International commercial contracts feature certain recurring types of clauses. Drafting, reviewing, improving, and litigating these clauses requires pertinent experience. By way of illustration:
- Exclusivity and/or Non-Circumvention Clauses, which may collide with competition law requirements, especially in distribution contracts;
- Indemnification Clauses, envisaging the scenario that one of the contracting partners (the “Indemnified Party”) is held liable by a third party in connection with the Indemnified Party’s role under the contract, and shifting the Indemnified Party’s corresponding liabilities to the Indemnifying Party;
- Confidentiality Clauses, which, in order to be practical, require workable definitions and exceptions;
- Governing Law and Disputes Clauses which must ensure that disputes can be resolved quickly, and in a neutral and enforceable manner.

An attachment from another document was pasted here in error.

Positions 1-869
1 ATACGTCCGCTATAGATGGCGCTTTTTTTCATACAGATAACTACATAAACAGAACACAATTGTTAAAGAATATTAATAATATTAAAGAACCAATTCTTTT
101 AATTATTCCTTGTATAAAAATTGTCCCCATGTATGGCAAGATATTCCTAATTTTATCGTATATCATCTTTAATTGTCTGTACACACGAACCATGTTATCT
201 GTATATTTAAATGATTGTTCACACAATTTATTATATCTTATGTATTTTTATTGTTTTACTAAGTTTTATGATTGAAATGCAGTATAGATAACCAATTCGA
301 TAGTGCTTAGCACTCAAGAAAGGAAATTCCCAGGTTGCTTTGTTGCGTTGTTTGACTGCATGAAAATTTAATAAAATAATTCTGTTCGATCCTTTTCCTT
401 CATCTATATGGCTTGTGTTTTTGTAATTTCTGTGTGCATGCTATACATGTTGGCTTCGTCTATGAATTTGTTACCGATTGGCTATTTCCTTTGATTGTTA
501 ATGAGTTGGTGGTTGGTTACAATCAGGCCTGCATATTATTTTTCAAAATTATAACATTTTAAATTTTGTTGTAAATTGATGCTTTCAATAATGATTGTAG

- Sole or Exclusive Remedies Clauses, which are frequent in contracts based on English or American law. These clauses can be problematic, in particular to the extent that they even (expressly) exclude equitable remedies. This can have the effect that specific performance and/or injunctive relief is no longer available, although the latter remedy can be particularly critical, e.g. in cases of breaches of confidentiality.
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